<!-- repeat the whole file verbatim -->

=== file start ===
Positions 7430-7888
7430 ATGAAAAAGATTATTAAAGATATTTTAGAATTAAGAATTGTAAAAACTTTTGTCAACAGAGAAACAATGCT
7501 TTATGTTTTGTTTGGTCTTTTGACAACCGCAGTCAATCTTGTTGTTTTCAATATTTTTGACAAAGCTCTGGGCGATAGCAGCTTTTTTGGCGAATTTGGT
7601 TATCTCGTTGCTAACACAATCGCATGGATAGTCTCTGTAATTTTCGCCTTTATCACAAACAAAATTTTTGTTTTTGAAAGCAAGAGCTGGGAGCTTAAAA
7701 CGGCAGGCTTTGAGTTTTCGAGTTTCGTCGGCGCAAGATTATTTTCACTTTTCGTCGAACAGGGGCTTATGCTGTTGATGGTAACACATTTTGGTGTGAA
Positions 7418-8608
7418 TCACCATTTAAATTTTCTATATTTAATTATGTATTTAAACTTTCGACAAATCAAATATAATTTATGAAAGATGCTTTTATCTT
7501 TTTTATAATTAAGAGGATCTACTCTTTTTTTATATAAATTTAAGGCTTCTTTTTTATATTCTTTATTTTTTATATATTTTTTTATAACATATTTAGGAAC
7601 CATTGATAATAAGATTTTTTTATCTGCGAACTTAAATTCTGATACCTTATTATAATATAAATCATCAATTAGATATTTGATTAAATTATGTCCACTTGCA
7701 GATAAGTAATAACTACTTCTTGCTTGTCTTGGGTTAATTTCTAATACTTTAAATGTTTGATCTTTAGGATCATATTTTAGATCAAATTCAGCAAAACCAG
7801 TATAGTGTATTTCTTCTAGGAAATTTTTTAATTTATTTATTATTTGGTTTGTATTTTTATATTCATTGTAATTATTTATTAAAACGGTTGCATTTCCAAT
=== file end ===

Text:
Positions 7430-7888
7430 ATGAAAAAGATTATTAAAGATATTTTAGAATTAAGAATTGTAAAAACTTTTGTCAACAGAGAAACAATGCT
7501 TTATGTTTTGTTTGGTCTTTTGACAACCGCAGTCAATCTTGTTGTTTTCAATATTTTTGACAAAGCTCTGGGCGATAGCAGCTTTTTTGGCGAATTTGGT
7601 TATCTCGTTGCTAACACAATCGCATGGATAGTCTCTGTAATTTTCGCCTTTATCACAAACAAAATTTTTGTTTTTGAAAGCAAGAGCTGGGAGCTTAAAA
7701 CGGCAGGCTTTGAGTTTTCGAGTTTCGTCGGCGCAAGATTATTTTCACTTTTCGTCGAACAGGGGCTTATGCTGTTGATGGTAACACATTTTGGTGTGAA
Positions 7418-8608
7418 TCACCATTTAAATTTTCTATATTTAATTATGTATTTAAACTTTCGACAAATCAAATATAATTTATGAAAGATGCTTTTATCTT
7501 TTTTATAATTAAGAGGATCTACTCTTTTTTTATATAAATTTAAGGCTTCTTTTTTATATTCTTTATTTTTTATATATTTTTTTATAACATATTTAGGAAC
7601 CATTGATAATAAGATTTTTTTATCTGCGAACTTAAATTCTGATACCTTATTATAATATAAATCATCAATTAGATATTTGATTAAATTATGTCCACTTGCA
7701 GATAAGTAATAACTACTTCTTGCTTGTCTTGGGTTAATTTCTAATACTTTAAATGTTTGATCTTTAGGATCATATTTTAGATCAAATTCAGCAAAACCAG
7801 TATAGTGTATTTCTTCTAGGAAATTTTTTAATTTATTTATTATTTGGTTTGTATTTTTATATTCATTGTAATTATTTATTAAAACGGTTGCATTTCCAAT